Types of Medical Writing

Posted by
Anastasia in Technical Writing on 12/20/20193 min read

person using test tube

In one of our recent blogs, we talked about what it means to be a medical writer and what requirements exist in this profession. Today, however, we would like to go deeper - let's examine closely the content medical writers create.

Medical Writing Types

In the article called Medical Writer: Guide Into Profession we did mention a certain scale that exists for all technical documentation created in this sphere. On one end of the scale, we have Regulatory Medical Writing and Medical Communication on the other.

Understanding the polarity can help you determine the best way to enter the field depending on the skills you currently possess. Doing Regulatory Medical Writing requires a better technical and scientific background. Jump-starting a career there relying solely on technical writing skills seems highly improbable. Medical Communication, on the other hand, is much more forgiving - understanding human anatomy and physiology is still an advantage, but there's no strong need to major in medicine, biology or chemistry.

Regulatory Medical Writing

Let's enumerate what types of technical documentation fall under the category of Regulatory Medical Writing:

  • Protocols
  • Study reports
  • Case narratives
  • Safety updates
  • Value dossiers
  • Regulatory support for medical products
  • Etc.

These documents are connected to drug and medical equipment development, clinical trials.

man working work on computer

Medical Communication

Medical Communication deals with a different aspect of medical writing - creating materials on medicine and healthcare. One of its main aims is raising medical awareness via educating people. These are the types of technical documents that med comms are associated with:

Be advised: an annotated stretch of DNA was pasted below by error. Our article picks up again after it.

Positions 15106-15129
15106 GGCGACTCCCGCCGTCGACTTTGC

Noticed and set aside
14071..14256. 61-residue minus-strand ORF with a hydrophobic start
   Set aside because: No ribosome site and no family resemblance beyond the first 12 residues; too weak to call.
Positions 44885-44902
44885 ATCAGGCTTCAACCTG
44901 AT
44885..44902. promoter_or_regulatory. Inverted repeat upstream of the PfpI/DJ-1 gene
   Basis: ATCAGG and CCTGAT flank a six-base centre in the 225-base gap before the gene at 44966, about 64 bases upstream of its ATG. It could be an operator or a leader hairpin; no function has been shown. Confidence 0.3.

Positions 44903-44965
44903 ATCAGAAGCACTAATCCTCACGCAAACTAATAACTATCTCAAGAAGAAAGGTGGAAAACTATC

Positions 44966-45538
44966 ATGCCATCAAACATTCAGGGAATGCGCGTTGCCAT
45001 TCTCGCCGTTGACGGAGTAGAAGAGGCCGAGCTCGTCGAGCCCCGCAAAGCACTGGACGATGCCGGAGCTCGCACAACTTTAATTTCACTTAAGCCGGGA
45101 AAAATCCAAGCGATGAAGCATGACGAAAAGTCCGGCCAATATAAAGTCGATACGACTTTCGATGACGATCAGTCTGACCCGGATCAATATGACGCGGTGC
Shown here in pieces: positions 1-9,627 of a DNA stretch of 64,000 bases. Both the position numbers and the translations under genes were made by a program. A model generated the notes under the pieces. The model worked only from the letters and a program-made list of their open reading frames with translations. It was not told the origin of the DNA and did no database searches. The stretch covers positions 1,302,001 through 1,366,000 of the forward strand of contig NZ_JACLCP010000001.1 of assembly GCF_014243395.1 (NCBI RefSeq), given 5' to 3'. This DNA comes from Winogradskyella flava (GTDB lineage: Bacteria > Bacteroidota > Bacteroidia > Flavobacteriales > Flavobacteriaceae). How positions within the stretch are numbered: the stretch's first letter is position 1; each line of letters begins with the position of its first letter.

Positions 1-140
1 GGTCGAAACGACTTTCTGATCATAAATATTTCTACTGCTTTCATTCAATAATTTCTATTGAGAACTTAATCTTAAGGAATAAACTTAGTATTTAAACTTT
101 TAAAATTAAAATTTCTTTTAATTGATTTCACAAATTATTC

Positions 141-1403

• Medical journals
  • Newsletters
  • Website content
  • Sales reps materials
  • Presentations
  • Teaching materials
  • Etc.

As you can see, these documents are less rigid and require general knowledge, research, and technical writing skills more than anything else.

Conclusion

In reality, the same technical writer can work on technical documents related to both ends of this scale. There's no strict line dividing the two. But, understanding that such a scale exists is something that can help you learn the industry better and pick the right entry point. So, you should consider this becoming a medical writer.

Another aspect is the place of employment. Medical Communication is often delivered by med comms agencies while being employed by pharmaceutical companies or contract research organizations more likely means that you will be dealing with Regulatory Medical Writing.

Self-employment is also an option in this sphere, but hardly the right place to start a career. We advise you to gain experience through working in a medical organization first and only after acquiring enough skills and knowledge you can try freelancing.

In any case, medical writing is one of the most challenging yet rewarding fields for a technical writer. We hope this insight into the profession will make things a bit clearer for you.

Good luck with your technical writing!
ClickHelp Team
Author, host and deliver documentation across platforms and devices

 

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